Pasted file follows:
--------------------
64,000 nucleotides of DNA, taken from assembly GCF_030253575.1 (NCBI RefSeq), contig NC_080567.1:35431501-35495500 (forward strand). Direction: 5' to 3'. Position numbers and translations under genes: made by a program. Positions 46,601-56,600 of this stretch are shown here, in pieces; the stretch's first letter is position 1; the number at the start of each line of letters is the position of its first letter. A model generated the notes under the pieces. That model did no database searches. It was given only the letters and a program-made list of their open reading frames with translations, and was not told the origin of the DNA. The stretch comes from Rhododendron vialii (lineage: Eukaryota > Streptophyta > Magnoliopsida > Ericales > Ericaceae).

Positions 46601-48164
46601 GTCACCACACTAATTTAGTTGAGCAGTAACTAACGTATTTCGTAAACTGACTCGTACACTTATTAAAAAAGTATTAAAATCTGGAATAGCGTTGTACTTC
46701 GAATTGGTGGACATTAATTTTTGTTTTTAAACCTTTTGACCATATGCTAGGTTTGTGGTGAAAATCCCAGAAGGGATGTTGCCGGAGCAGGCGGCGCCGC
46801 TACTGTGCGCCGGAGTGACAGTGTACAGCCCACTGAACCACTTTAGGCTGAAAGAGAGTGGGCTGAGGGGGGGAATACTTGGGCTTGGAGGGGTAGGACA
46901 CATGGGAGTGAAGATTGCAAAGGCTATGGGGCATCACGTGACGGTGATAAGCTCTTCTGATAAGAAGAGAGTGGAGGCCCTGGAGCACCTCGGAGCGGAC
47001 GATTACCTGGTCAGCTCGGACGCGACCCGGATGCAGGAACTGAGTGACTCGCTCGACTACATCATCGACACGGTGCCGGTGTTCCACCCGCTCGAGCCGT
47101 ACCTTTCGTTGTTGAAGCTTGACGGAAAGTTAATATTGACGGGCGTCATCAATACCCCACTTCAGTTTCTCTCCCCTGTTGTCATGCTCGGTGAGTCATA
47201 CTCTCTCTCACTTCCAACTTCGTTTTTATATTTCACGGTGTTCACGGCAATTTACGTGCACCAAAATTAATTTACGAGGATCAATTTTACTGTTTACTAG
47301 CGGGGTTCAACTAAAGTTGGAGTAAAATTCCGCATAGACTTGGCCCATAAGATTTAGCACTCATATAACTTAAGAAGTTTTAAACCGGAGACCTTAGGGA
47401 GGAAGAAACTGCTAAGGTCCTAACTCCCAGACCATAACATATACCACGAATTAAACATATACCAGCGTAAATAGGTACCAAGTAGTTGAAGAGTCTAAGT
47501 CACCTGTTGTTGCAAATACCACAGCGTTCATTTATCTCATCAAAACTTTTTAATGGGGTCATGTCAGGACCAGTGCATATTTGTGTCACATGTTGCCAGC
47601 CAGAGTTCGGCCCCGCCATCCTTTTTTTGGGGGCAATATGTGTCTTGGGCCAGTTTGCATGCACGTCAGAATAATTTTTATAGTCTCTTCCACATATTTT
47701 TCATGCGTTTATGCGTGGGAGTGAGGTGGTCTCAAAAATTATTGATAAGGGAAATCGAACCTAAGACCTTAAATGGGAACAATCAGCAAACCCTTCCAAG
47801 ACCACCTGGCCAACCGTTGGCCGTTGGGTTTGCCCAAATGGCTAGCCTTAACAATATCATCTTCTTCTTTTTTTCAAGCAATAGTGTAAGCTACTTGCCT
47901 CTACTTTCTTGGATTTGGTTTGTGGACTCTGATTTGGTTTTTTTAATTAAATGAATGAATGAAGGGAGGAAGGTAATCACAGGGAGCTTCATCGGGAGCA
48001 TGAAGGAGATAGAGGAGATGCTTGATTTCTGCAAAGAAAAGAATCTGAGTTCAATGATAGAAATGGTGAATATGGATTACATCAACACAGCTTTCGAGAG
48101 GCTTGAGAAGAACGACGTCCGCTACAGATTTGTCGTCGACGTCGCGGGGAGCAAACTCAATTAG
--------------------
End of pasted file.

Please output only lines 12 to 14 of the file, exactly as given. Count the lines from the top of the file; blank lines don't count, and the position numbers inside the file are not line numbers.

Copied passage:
47501 CACCTGTTGTTGCAAATACCACAGCGTTCATTTATCTCATCAAAACTTTTTAATGGGGTCATGTCAGGACCAGTGCATATTTGTGTCACATGTTGCCAGC
47601 CAGAGTTCGGCCCCGCCATCCTTTTTTTGGGGGCAATATGTGTCTTGGGCCAGTTTGCATGCACGTCAGAATAATTTTTATAGTCTCTTCCACATATTTT
47701 TCATGCGTTTATGCGTGGGAGTGAGGTGGTCTCAAAAATTATTGATAAGGGAAATCGAACCTAAGACCTTAAATGGGAACAATCAGCAAACCCTTCCAAG